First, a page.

THE LAST LEG – 3-6 December – Quilpie, Charleville, Toowoomba...and home


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December 6th 2016
Published: December 17th 2016
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THE LAST LEG – 3-5 December – Quilpie, Charleville, Toowoomba...and home



Quilpie was the next town of interest. Quilpie is on the banks of the Bullo River in the outback's famous Channel Country. The town was established as a rail centre for the area's large sheep and cattle properties. Today it is better known as an opal town and, in particular, for the 'Boulder Opal'. The world's largest concentration of this opal is found in the area surrounding Quilpie. The town takes its name from the Aboriginal word 'quilpeta', meaning 'stone curlew'.



We visited the St Finbarr's Catholic Church which has a unique altar, font and lectern made from opal-bearing rock.



We visited the literal “End of the Railway Line”, the old Powerhouse Museum and the Mini Museum at the airport, dedicated to the old woolscour and the unexpected landing of Amy Johnson. We drove across the bridge over the Bulloo River but it was too hot to do the walk where interpretative signs are positioned with information on the local vegetation.



After having lunch at the Military Museum we drove onto Cheepie. Now that is an interesting place!!!!!!!!!! It has a population of 1….yes 1. It was once a Cobb & Co change station. And for a short time from 1914, was the railhead from Charleville. The old railway station is still there.



From Cheepie to Charleville, we drove through some rain after seeing lots of incredible lightening ahead of us. The roadside was full of puddles so we had missed most of it. By the time we got to Charleville, the wind had started there and was threatening rain. As we drove into the Evening Star Caravan Park which is 8km out of Charleville and the van park we stayed at early in this trip (mid-September) Craig Alison the owner and his mum, Shirley were hoping it would rain. Unfortunately, it didn’t so they had to do a major watering of their garden.



If anyone who is going to Charleville want a great spot to stop, this is this is the place to stop. The people are so fantastic and so knowledgeable of the region. We hooked up to power and settled in for the night.



Charleville is in the heart of mulga country on the banks of the Warrego River and at the centre of a rich sheep and cattle district. By the late 1890s the town had its own brewery, ten hotels and 500 registered bullock teams. Cobb & Co. recognised the value of Charleville's location on a major stock route and opened a coach-building factory in 1893. It also has strong links with aviation: the first London–Sydney flight landed there in 1919, Qantas' first fare-paying service took off in 1922 and record-setting aviator Amy Johnson landed nearby in 1930. Charleville marks the terminus of the Westlander rail service from Brisbane.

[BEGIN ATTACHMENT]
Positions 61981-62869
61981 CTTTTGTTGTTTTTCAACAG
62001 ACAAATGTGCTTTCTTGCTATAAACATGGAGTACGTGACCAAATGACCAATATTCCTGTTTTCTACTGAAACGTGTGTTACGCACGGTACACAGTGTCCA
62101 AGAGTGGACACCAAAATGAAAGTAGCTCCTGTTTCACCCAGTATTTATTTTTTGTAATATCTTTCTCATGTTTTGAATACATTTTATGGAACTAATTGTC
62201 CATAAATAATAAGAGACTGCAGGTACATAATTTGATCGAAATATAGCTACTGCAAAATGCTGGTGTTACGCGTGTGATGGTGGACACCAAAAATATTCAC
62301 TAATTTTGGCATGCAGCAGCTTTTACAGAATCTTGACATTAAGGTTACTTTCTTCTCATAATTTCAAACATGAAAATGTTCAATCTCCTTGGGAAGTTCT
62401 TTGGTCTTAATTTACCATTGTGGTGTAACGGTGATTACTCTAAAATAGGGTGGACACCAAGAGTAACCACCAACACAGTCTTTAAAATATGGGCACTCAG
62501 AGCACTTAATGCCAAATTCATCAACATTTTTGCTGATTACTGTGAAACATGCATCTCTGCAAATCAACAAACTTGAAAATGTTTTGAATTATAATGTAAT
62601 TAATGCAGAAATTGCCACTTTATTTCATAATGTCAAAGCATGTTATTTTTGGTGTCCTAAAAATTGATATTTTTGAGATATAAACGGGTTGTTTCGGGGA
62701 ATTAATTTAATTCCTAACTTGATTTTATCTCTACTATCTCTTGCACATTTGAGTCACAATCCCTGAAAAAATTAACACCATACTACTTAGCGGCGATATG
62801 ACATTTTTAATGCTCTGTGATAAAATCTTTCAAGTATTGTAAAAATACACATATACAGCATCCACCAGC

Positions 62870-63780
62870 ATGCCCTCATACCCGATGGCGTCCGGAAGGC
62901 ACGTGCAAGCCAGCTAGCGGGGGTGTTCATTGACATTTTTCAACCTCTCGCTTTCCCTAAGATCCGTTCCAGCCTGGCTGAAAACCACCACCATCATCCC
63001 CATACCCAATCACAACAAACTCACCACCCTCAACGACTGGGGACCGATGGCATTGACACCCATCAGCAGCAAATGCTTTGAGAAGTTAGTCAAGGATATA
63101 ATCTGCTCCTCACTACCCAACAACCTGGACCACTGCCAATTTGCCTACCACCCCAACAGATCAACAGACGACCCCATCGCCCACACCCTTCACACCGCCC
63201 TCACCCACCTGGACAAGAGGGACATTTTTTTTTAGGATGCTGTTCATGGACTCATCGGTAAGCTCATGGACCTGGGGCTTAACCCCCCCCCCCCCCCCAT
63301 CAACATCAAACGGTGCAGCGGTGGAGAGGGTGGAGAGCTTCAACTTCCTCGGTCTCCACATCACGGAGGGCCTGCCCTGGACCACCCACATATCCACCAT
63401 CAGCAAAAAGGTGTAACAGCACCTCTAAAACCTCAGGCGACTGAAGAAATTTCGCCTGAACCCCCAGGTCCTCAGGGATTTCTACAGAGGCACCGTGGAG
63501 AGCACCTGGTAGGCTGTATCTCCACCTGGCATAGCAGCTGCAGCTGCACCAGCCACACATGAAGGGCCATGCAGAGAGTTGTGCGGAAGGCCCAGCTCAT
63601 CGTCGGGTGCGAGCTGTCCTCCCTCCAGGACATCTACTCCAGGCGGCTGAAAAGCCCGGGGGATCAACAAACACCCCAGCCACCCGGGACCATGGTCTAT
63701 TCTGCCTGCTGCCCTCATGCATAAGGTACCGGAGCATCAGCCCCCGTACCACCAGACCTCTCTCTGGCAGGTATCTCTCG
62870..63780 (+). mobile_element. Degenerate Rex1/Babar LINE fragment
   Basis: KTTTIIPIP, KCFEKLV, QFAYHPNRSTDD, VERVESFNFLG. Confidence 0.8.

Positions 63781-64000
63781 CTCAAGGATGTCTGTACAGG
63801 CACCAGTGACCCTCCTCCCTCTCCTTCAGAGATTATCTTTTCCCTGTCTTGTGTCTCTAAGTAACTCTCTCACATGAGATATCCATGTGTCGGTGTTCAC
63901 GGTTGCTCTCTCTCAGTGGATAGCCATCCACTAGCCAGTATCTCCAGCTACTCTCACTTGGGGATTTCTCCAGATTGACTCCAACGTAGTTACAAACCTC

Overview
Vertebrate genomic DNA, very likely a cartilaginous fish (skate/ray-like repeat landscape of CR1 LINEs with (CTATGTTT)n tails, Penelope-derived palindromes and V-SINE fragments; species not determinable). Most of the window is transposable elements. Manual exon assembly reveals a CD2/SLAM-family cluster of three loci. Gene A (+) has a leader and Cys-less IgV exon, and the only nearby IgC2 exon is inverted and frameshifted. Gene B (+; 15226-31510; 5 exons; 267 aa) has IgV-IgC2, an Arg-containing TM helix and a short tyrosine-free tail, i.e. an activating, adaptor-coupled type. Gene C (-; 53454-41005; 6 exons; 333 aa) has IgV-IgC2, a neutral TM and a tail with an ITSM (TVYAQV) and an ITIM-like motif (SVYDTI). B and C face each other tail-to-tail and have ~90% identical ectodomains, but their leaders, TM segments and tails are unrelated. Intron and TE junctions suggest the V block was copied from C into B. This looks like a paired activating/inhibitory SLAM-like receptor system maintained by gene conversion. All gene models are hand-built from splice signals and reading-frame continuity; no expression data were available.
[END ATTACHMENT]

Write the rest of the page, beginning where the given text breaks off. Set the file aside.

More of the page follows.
As we were anxious to get home, the next morning we packed up and left before 9.00am. We had to fill up with diesel and pump our tires up to 40psi as they were still in dirt road mode at 32psi. When that was all done, we were on our way and drove for 640 kilometers to Toowoomba.



We arrived in Toowoomba at 6.00pm (4/12/16) and checked into the Toowoomba Motor Village Caravan Park where we stayed for our first trip in our new van in March 2015.



As soon as we pulled up, we opened all the caravan windows to let all the western Queensland heat out. It was distinctly cooler at Toowoomba and they too were hoping for a storm …. which didn’t happen.



We went to the nearby hotel for a tasty meal and came back to the van for coffee and to catch up on some computer work, including Facebook. It was a beautiful evening with a gentle breeze.



The next day, which was a Monday, while we were still in the caravan park, we cleaned the inside of the caravan as well as the outside compartments. We then went to a car wash place to attempt to get rid of some of the outback’s’ red dust. Fortunately, a team of 3 people washed the outside of both our van and car while we sat down for a coffee. The whole rig looked fantastic.



Then it was home time. We arrived at about 3.00pm just before Adam was going to work. It was fantastic to see him. Later that night, Kerrie & Gemma came around. Oh it was so exciting. We had a fantastic time aver the past 3 months but it is ALWAYS great to be home.



Our next trip away in the caravan will be to Tasmania over February and March 2017.

HIGHLIGHTS of our trip:


Travelling with Doug & Leura - great company, we found plenty of good bakeries, eating oysters in Eyre Peninsula
We enjoyed each others company while travelling
Western coast of Eyre Peninsula from Streaky Bay to Elliston and Innes National Park, York Peninsula
Having the time to wander around little towns in the Australian Outback & country Australia
Seeing & staying with both Pam & Tom's families, especially visiting Pam's 91 year old Dad who is getting used to being in Aged Care
Travelling to Kangaroo Island with Doug, Leura and Sheryl
Catching up with friends who we haven't seen for a long time
Travelling on the Oodnadatta Track
The flight over Lake Eyre
Seeing the Painted Desert, Painted Rocks and Breakaways
Arkaroola & the Ridge-Top Tour
Seeing the work & impact that George Burford (Tom's old landlord in Adelaide) did in Coober Pedy in the early 20th Century
Travelling up the Birdsville Track and seeing Jude & Paul
Arriving home and seeing our children Kerrie & Adam and our special granddaughter, Gemma



Additional photos below
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